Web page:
Most Modern Slasher Movies Steal Nightmare On Elm Street's Best Trick

Most major successful slasher movies of the 2020s owe an unacknowledged debt to an under-discussed element of A Nightmare On Elm Street’s revolutionary premise. A lot has been made of the similarities between Vecna, the villain of Stranger Things season 4, and Nightmare On Elm Street franchise villain Freddy Krueger. The Netflix hit has acknowledged that the Springwood slasher was a major influence on the season’s supernatural villain and Freddy’s original actor Robert Englund even plays a pivotal role in the action of the series.

However, this is far from the first time that a contemporary hit has borrowed from the successful formula of A Nightmare On Elm Street. Director Wes Craven’s original movie effectively revolutionized the slasher sub-genre upon its 1984 release, adding a new element to the teen horror formula that has since been seen in almost every successful slasher of the 2010s and 2020s. The extent to which this influence is taken for granted goes to show just how much the Nightmare On Elm Street formula became the norm for slasher movies.

Related: Stranger Things 4 Just Made A Nightmare On Elm Street Remake Harder

Hits ranging from Freaky to the Fear Street trilogy, to Stranger Things season 4, to Candyman, to Happy Death Day, to SyFy’s Chucky series, and The Babysitter movies all combine fantasy and horror with their slasher movie setups including twists like ghosts, witches, curses, time loops, demons, possession, and time travel. While this could seem like part of the slasher formula to modern viewers, most slasher movies pre-Nightmare On Elm Street were Giallo-influenced serial killer thrillers with little or no fantasy elements. Hits like Black Christmas, Friday the 13th, and Halloween didn’t rely on supernatural elements for their slasher stories, whereas the bulk of contemporary slashers takes Freddy Krueger’s contributions to the genre for granted. While the popularity of slashers in 2022 proves Nightmare On Elm Street could still pull off a successful reboot of the franchise, it also shows just how much Freddy’s contributions to the genre reshaped its contemporary existence.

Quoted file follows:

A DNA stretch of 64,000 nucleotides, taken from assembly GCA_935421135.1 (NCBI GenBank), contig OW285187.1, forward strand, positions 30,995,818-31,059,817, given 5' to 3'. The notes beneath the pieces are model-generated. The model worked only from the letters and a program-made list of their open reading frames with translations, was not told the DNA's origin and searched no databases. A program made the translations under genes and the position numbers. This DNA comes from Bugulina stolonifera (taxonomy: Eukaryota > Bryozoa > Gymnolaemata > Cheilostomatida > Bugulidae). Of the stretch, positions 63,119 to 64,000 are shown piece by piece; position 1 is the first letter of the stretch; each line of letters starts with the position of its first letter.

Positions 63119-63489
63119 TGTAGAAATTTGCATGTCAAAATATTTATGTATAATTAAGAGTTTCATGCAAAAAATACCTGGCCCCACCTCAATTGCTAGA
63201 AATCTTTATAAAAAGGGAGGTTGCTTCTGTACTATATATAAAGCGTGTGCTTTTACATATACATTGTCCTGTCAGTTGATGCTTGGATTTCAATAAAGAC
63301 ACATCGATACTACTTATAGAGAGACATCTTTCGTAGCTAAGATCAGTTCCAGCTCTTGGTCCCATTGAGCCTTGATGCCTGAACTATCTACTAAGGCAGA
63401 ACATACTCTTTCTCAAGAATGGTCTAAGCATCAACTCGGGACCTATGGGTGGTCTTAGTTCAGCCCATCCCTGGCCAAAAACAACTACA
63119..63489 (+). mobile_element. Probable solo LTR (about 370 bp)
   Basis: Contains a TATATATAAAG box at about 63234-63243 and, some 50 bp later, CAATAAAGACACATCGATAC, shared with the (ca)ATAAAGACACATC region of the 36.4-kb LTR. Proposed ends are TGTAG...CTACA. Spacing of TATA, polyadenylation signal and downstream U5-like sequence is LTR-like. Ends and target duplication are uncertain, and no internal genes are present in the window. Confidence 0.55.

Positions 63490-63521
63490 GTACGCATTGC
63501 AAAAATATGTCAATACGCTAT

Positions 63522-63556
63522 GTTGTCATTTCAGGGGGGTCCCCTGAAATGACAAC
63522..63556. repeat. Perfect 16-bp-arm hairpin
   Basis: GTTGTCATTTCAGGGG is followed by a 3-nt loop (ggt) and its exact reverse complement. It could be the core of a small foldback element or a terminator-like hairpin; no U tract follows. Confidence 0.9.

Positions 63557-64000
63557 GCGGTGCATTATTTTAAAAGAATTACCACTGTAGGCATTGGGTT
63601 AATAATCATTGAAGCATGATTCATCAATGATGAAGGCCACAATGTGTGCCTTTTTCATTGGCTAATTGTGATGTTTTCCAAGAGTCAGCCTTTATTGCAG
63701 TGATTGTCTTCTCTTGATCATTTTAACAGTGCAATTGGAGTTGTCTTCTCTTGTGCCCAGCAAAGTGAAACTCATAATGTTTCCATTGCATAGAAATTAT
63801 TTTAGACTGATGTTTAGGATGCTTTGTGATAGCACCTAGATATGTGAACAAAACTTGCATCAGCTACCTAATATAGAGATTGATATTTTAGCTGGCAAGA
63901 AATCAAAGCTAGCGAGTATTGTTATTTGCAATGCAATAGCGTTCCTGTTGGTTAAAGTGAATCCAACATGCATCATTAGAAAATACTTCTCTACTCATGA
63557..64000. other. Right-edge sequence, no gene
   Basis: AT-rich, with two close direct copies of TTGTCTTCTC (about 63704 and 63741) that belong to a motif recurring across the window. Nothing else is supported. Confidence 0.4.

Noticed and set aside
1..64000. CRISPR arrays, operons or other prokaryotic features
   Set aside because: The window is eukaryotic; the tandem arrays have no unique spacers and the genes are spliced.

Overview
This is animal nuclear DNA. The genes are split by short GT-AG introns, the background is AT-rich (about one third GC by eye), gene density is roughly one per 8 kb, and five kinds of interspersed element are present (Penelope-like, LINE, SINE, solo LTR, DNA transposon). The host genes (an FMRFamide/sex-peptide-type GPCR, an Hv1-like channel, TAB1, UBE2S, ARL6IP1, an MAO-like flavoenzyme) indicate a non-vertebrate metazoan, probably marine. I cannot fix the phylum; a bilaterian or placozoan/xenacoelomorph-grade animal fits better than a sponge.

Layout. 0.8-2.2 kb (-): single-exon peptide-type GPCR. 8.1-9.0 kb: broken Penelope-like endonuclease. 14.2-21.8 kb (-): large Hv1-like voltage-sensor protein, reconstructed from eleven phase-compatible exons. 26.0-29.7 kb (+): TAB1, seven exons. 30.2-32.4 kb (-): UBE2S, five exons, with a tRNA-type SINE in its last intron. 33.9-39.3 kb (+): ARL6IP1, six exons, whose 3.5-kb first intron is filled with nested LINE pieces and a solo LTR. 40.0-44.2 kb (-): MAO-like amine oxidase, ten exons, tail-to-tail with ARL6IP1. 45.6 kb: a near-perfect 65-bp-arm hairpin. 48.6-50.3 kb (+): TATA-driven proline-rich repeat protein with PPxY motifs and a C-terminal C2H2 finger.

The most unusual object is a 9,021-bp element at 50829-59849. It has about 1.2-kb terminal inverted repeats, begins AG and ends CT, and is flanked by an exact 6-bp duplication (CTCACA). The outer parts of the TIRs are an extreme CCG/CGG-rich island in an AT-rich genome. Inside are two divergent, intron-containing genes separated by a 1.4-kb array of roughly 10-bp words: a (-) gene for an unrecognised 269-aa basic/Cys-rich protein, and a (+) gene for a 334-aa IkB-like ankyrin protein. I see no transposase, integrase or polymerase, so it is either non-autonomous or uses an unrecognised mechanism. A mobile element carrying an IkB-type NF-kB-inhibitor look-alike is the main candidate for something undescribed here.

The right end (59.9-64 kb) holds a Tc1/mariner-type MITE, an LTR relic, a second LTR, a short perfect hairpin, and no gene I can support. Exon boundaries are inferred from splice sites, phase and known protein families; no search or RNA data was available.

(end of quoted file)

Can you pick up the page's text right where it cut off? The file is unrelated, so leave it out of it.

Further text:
Chucky and Candyman’s reboots reimagined characters who originally owed a creative debt to Freddy in their 80s incarnations since the concept of a killer urban legend or a possessed doll acting as the villain of a slasher movie would have been untenable before A Nightmare On Elm Street’s success. Meanwhile, Freaky and Happy Death Day incorporated time loops and body swaps into slasher movie setups much like Fear Street and The Babysitter added witchcraft and demons to their slasher stories. This is a far cry from the grounded horror narratives of slasher movies before A Nightmare On Elm Street, most of which centered around a human killer like Friday the 13th’s Pamela Voorhees stalking and killing victims.

While some slasher movies incorporated fantasy elements before A Nightmare On Elm Street, none of them gained anywhere near the cultural traction that Freddy’s first appearance earned. Not only did none of these earlier slashers achieve sequels or spawn franchises, but even the second string of early slashers such as Sleepaway Camp, Slumber Party Massacre, and Silent Night, Deadly Night didn’t feature fantasy elements. It was A Nightmare On Elm Street and Freddy Krueger that made this plot element profitable, permanently altering the trajectory of the slasher sub-genre as a result.

More: Nightmare On Elm Street 2 Has The Creepiest Nursery Rhyme In The Series



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